What to do with the final Delta 2 rocket?

Credit: Justin Ray/Spaceflight Now
Credit: Justin Ray/Spaceflight Now

CAPE CANAVERAL — With the payload matching game showing no prospects, the final Delta 2 rocket could be headed to the Smithsonian or another museum instead of space.

The United Launch Alliance vehicle has flown 153 times since 1989, accumulating 151 successes and currently rides a string of 98 consecutive flawless missions.

Only three vehicles remain in inventory, with NASA the customer for two of them to launch the JPSS 1 weather satellite in 2016 and the ICESat 2 environmental spacecraft in 2017, both from Vandenberg Air Force Base in California.

That leaves one rocket up for grabs, but no one appears to have a payload in the class range of the Delta 2 from the sole remaining launch site to polar orbit interested in purchasing the ride.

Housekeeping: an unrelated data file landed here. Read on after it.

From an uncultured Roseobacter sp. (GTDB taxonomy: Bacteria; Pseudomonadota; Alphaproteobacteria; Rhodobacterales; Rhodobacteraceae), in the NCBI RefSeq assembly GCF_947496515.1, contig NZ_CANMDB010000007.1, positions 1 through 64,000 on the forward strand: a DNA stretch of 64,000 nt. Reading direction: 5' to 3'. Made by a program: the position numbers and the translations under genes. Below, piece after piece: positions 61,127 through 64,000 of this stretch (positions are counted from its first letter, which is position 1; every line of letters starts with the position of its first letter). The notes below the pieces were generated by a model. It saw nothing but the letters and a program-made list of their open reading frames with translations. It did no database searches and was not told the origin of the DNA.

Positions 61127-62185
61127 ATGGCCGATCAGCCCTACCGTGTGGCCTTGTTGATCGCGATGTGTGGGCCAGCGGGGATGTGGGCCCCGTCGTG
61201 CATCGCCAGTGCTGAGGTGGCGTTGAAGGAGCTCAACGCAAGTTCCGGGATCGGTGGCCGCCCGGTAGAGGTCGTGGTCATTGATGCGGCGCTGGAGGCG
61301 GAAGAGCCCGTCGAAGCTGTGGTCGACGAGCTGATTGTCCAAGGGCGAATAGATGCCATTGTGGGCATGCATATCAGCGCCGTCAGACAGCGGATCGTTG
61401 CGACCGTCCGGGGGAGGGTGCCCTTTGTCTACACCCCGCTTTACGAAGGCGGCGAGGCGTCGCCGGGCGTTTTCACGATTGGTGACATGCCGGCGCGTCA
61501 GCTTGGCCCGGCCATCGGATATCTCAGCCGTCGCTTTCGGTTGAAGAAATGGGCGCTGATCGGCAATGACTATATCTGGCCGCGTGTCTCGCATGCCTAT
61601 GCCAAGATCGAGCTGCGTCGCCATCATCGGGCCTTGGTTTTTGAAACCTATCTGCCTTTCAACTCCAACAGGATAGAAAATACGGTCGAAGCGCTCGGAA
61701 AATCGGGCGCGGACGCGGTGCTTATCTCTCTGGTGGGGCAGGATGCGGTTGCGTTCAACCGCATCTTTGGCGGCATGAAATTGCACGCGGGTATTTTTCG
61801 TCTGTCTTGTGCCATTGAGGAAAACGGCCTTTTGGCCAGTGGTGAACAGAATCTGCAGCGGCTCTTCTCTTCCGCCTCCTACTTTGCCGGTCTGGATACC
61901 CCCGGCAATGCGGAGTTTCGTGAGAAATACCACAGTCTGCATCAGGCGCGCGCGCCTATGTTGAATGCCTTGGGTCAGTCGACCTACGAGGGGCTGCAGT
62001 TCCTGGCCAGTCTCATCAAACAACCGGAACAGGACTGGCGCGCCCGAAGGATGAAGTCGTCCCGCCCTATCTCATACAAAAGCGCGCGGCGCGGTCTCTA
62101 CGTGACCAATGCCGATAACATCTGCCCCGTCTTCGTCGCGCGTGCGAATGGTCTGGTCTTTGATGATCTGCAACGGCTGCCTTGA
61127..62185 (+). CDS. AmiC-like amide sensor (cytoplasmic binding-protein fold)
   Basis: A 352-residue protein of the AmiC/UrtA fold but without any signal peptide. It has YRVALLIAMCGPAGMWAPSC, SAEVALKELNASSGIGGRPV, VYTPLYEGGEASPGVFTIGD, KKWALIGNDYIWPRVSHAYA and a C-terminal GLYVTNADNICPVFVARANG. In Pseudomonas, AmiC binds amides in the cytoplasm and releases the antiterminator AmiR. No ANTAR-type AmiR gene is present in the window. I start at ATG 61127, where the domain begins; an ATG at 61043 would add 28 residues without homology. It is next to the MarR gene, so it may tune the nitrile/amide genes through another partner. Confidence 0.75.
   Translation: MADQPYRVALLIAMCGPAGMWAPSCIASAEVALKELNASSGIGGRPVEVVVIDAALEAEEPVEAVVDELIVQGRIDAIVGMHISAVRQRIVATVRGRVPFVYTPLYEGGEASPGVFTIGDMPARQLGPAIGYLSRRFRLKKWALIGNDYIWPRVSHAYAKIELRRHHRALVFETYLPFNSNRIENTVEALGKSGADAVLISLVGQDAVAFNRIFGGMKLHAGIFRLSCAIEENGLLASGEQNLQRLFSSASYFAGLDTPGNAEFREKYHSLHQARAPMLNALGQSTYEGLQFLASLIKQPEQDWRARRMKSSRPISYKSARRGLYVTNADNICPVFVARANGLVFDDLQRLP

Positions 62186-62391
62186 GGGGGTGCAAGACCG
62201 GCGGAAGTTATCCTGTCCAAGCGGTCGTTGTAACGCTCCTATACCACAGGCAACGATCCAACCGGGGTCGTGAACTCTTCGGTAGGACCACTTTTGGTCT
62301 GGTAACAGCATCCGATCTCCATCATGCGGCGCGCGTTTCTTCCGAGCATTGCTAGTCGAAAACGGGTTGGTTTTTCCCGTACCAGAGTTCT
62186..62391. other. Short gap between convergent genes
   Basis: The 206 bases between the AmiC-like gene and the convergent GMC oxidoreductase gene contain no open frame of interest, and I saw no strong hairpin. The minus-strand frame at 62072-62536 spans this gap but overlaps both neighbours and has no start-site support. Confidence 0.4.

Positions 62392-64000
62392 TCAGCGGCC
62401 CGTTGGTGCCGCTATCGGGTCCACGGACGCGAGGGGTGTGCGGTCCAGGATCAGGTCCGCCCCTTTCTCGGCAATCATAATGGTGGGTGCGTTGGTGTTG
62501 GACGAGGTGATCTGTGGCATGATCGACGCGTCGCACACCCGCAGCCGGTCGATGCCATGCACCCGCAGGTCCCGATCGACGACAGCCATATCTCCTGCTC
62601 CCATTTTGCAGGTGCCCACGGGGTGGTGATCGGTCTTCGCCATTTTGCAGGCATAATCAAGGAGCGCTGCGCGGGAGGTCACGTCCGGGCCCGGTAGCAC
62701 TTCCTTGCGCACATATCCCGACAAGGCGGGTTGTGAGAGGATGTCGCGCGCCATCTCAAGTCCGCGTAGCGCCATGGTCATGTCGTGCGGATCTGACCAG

“I’m afraid, no, I don’t have a sale for it,” said ULA CEO and President Tory Bruno.

“We are keeping it in the factory for now in case somebody appears or we need a spare part for the last two birds that are sold.”

From its inaugural mission in 1989 to 2009, the Delta 2 assembled and maintained the Global Positioning System via 49 launches from Cape Canaveral.

In all, the Delta 2 flew 110 times from Cape Canaveral through 2011. The two-pad site at Complex 17 has since been deactivated, eliminating any equatorial-type payloads from being potential customers of the leftover rocket.

The sole site now is Space Launch Complex-2 West at Vandenberg, the site of 43 launches to date, the most recent being NASA’s SMAP soil moisture satellite in January.

NASA has used the Delta 2 rocket some 52 times, notably to dispatch the iconic Mars rovers Spirit and Opportunity, the Stardust and Deep Impact comet missions, the MESSENGER orbiter to Mercury and the Spitzer infrared observatory.

The feelings run deep for the dependable little rocket, a fact that could help preserve the final rocket for future generations.

“My employees down there in (the factory at) Decatur, they love that rocket so much that I’ve had a number of them literally volunteered to come to work on their own time and build it up so we can give it to the Smithsonian or something like that,” Bruno said in a phone interview Tuesday.

“We’re starting to think about what we might do with it.”